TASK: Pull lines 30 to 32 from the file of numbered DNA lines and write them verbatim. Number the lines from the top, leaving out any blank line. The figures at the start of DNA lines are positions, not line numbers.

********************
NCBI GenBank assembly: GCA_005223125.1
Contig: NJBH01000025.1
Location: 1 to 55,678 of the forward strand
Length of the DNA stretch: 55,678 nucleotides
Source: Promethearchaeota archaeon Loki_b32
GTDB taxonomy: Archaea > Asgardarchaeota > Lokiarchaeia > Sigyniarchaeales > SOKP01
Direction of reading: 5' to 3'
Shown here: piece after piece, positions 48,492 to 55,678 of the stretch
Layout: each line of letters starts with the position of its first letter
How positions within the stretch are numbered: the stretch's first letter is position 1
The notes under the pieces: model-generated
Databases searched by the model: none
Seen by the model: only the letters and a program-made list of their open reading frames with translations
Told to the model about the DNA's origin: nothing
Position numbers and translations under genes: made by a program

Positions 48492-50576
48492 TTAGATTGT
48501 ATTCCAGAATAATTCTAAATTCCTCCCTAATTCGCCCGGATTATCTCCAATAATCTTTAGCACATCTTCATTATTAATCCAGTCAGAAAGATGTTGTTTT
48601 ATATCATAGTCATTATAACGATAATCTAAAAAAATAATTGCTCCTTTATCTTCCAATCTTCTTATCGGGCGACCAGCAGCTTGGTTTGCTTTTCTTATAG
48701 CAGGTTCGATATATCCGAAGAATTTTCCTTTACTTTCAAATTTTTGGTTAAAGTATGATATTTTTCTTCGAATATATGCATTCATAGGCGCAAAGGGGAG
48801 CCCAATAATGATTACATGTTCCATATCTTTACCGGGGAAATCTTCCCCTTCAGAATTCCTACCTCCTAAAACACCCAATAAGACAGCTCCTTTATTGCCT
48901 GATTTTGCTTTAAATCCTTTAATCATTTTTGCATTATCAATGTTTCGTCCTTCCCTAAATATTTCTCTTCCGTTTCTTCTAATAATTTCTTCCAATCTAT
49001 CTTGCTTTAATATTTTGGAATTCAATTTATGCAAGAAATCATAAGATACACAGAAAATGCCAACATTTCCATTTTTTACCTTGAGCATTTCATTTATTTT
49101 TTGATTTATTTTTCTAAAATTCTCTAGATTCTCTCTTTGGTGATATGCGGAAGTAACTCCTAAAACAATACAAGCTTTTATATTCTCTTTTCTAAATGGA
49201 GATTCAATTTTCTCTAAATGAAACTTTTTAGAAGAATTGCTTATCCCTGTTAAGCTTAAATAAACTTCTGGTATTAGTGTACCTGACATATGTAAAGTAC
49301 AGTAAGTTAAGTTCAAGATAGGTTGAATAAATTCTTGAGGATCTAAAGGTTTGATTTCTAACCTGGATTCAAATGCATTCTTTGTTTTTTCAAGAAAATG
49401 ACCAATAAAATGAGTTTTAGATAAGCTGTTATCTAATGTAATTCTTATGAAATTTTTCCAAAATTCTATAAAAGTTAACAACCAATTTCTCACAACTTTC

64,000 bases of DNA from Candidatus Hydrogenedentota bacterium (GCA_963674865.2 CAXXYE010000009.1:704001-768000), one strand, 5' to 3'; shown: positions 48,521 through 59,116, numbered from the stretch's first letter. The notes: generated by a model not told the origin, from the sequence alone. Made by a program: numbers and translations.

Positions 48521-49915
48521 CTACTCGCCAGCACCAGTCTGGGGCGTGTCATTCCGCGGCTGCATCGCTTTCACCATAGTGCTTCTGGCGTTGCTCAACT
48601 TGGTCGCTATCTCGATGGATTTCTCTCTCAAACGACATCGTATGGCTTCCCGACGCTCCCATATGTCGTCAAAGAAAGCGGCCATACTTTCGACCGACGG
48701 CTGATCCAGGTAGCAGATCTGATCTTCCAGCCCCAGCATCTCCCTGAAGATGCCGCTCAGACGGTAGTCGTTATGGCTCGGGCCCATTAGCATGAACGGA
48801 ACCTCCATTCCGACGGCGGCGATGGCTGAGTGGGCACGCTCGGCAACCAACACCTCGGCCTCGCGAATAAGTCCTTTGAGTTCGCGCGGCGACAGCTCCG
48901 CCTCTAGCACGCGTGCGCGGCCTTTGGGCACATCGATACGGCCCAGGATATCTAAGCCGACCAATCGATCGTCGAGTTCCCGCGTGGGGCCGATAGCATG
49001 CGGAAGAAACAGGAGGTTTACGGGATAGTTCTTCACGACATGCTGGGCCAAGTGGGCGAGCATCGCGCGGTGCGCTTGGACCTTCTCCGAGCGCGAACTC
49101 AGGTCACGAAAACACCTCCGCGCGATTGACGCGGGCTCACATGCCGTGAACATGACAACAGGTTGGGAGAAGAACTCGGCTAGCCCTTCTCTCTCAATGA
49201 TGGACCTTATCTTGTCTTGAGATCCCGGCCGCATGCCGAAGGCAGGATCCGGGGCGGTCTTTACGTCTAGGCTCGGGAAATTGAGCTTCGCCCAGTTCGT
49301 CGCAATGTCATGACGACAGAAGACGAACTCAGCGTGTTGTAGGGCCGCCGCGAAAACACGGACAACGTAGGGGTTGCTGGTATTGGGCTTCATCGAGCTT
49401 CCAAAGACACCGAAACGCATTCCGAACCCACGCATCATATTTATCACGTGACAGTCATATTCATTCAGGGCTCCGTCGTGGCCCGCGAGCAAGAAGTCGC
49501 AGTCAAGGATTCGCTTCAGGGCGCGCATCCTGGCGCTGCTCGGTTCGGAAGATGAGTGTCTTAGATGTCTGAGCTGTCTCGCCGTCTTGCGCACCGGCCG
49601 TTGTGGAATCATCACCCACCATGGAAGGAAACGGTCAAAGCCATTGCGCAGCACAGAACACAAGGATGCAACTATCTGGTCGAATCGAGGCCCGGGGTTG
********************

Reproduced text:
48521 CTACTCGCCAGCACCAGTCTGGGGCGTGTCATTCCGCGGCTGCATCGCTTTCACCATAGTGCTTCTGGCGTTGCTCAACT
48601 TGGTCGCTATCTCGATGGATTTCTCTCTCAAACGACATCGTATGGCTTCCCGACGCTCCCATATGTCGTCAAAGAAAGCGGCCATACTTTCGACCGACGG
48701 CTGATCCAGGTAGCAGATCTGATCTTCCAGCCCCAGCATCTCCCTGAAGATGCCGCTCAGACGGTAGTCGTTATGGCTCGGGCCCATTAGCATGAACGGA